I get to help make music and get to be so close to where musical miracles happen

Koji Otsuki on violoncello da spalla: It’s from a sincere love for J. S. Bach’s work that came the perfect tool to teach and to communicate on stage.

My passion has always been the works of J.S. Bach. I love all things Bach (not so much with his sons, though), and I even produce my own Bach T-shirts using his manuscript as the main design element. But what excites me the most as a musician is to perform Bach cantatas as a conductor with the musicians I respect and admire—I get to help make music and get to be so close to where musical miracles happen. As a Bach church cantata enthusiast, I’ve known about those violoncello piccolo obbligato parts. Still, whenever I planned and organized Bach cantata concerts in my youth, I avoided those cantatas as it was not easy to find the instrument (any five-string cello, for that matter). But those violoncello piccolo obbligato arias and Choral movements are either very charming or stunningly beautiful (or both!), and I had always wanted to perform the cantatas that call for it.

When I was a conducting instructor at a university in Philadelphia, after getting my master’s degree in Choral Conducting, I felt the urge to leave there to immerse myself in the practical Bach study. And I went to Tokyo to study with Masaaki Suzuki, a Bach expert and the founding director of the internationally renowned Bach Collegium Japan. Then I met Masaaki’s younger brother Hidemi Suzuki, the principal cellist of his brother’s ensemble at that time. He truly changed my life. His continuo playing was like nothing else; when I saw him play the continuo, it was as if I could visually perceive the music. And he made me realize that good continuo playing can make everyone else sound better. An outstanding continuo player is really like an exceptional quarterback (arguably the most crucial position in all sports). He totally fascinated me.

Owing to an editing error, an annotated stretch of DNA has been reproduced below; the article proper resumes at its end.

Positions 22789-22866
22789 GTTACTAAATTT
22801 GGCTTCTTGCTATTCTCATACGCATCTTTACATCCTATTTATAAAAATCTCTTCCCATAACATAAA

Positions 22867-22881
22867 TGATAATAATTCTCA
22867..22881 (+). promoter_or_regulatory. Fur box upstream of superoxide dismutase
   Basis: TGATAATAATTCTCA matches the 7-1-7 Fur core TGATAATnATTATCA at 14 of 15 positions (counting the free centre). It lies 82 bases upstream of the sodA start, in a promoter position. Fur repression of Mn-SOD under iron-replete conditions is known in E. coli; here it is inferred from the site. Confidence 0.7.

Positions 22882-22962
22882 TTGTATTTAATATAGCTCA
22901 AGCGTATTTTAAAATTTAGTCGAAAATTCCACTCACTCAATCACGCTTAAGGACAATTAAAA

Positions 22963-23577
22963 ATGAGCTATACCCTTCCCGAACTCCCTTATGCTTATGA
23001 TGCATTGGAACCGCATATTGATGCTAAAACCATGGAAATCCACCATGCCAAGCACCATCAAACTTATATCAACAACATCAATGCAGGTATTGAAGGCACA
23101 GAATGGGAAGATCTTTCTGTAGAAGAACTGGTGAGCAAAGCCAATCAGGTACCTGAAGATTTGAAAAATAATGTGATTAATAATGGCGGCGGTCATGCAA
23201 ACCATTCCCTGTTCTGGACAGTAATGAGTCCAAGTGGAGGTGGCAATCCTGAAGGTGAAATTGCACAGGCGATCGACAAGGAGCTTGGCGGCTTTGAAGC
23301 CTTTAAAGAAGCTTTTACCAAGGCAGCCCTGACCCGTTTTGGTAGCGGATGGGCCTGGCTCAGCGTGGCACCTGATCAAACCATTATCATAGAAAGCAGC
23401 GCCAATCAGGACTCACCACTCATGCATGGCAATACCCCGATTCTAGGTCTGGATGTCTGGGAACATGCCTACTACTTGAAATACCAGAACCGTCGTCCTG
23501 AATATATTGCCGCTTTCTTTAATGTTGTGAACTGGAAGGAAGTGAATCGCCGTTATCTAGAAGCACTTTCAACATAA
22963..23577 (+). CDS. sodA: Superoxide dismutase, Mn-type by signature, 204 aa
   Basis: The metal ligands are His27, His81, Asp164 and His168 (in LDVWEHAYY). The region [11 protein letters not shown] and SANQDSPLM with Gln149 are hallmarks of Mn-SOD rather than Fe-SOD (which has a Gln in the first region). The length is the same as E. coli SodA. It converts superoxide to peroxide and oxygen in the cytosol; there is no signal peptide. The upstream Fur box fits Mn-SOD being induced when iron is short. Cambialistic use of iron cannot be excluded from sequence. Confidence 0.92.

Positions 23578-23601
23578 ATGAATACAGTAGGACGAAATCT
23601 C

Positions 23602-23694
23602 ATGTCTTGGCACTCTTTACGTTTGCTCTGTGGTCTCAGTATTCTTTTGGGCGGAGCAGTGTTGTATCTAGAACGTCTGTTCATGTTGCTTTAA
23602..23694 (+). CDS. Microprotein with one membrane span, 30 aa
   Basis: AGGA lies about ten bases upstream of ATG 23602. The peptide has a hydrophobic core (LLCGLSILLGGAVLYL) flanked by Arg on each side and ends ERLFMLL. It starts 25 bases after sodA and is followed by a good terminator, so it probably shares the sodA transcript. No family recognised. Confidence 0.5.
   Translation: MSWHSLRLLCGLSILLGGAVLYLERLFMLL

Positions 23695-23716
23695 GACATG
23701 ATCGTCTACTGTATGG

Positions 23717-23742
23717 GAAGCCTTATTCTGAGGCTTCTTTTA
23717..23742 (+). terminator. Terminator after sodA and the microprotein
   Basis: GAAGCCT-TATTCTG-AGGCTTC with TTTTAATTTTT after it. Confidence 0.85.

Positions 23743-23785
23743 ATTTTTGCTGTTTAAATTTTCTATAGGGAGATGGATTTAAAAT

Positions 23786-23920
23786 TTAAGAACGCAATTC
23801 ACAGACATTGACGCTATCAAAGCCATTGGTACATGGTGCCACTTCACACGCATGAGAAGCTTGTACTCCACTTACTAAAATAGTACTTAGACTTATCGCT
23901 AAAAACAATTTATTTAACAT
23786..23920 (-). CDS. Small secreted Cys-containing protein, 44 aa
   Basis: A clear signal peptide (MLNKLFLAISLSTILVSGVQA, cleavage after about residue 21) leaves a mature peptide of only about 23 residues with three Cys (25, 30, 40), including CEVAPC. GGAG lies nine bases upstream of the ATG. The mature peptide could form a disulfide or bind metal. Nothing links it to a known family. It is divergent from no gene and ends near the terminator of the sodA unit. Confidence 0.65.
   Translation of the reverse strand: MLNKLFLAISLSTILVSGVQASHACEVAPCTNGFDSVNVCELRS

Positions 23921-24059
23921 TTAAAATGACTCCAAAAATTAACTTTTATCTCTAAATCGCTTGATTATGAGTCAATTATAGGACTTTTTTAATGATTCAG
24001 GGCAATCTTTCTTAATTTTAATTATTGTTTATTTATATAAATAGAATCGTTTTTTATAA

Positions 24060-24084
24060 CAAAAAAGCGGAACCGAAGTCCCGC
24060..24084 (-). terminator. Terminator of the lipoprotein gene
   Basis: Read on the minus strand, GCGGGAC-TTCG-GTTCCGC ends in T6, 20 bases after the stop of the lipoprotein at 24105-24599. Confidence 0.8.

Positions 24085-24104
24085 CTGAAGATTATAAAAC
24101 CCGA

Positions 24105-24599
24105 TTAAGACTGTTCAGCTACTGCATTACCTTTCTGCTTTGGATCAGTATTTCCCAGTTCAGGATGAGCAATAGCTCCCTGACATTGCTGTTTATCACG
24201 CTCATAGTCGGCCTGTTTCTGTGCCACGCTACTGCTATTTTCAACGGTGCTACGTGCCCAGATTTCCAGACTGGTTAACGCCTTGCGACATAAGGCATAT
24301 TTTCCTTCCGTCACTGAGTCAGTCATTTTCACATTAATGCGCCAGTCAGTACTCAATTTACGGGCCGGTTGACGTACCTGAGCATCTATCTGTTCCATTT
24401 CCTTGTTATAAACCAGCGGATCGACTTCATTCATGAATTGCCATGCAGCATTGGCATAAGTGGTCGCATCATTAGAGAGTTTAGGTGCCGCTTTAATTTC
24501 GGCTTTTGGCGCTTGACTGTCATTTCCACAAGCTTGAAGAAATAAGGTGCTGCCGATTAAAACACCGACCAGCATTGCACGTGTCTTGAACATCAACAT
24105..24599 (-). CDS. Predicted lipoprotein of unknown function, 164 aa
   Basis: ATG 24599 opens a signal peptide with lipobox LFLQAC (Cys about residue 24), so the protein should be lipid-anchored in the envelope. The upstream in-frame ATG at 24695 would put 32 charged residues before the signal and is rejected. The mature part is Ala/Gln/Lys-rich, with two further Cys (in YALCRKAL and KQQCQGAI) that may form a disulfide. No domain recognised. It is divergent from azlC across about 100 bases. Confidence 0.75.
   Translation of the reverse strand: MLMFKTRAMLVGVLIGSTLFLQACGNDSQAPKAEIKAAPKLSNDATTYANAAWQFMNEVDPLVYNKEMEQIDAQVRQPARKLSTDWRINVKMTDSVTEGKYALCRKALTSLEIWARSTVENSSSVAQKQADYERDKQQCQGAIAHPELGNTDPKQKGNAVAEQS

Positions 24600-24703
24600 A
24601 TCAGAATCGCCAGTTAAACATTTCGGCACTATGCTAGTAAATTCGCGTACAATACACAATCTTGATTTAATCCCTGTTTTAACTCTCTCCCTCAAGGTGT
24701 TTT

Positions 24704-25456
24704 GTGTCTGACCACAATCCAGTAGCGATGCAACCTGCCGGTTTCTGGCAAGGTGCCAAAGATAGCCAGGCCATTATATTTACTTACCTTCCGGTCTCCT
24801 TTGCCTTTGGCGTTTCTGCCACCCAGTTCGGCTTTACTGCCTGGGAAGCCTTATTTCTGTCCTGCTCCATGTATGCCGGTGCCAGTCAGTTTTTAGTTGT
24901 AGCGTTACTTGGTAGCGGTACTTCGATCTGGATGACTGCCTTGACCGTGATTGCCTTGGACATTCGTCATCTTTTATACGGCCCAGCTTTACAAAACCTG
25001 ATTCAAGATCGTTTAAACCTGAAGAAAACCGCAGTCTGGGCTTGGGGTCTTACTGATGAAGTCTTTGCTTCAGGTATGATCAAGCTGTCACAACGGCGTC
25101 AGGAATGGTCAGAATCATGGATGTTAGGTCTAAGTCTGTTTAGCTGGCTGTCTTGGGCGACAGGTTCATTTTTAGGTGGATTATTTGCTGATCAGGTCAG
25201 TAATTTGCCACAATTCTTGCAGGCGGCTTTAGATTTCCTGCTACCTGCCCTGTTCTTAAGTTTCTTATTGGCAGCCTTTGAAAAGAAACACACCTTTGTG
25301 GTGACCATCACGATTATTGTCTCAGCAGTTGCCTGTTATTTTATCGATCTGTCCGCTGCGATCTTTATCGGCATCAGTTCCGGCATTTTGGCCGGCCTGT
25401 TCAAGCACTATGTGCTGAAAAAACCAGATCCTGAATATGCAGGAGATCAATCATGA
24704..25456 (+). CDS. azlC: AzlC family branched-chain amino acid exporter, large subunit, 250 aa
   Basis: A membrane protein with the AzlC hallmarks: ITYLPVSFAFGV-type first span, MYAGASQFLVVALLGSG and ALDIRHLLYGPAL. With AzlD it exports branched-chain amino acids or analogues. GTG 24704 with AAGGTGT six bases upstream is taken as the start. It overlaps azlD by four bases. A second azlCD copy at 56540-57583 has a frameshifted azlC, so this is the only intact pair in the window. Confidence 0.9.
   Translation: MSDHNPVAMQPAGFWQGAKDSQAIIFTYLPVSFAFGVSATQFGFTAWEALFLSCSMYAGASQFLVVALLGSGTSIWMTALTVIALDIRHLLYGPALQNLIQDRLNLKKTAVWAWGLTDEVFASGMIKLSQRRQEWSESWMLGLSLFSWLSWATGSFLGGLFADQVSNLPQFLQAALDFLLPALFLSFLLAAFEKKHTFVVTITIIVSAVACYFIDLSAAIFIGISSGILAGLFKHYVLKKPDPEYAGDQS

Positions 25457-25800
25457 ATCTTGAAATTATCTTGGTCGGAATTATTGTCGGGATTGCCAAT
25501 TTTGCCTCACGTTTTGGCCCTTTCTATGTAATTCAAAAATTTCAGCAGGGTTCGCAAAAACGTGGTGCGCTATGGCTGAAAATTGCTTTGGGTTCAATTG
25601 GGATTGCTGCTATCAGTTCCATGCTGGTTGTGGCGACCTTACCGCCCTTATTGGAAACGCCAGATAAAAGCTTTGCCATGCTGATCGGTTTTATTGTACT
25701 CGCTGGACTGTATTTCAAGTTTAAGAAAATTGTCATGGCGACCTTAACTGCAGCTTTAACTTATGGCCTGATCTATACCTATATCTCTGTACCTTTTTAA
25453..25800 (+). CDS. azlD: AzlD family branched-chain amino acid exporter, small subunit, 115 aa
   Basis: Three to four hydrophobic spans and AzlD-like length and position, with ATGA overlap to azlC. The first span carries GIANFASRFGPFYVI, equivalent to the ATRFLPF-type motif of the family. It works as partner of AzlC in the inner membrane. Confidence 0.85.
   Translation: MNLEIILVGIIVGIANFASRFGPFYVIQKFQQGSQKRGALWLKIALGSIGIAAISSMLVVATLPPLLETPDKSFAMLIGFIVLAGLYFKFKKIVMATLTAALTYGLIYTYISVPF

It was one of Hidemi’s workshops in Tokyo in December 2005 where I heard the sound of the violoncello da spalla live for the first time. Dmitry Badiarov was the guest at the event, and he did a presentation with a brief performance of the Bach solo movements on his instrument. The sound and the possibility of the instrument got ingrained in me at that moment. But at that time, I was still recovering from the financial damage of purchasing a baroque violin a couple of years back, and it didn’t even occur to me to find a way to acquire the instrument for myself.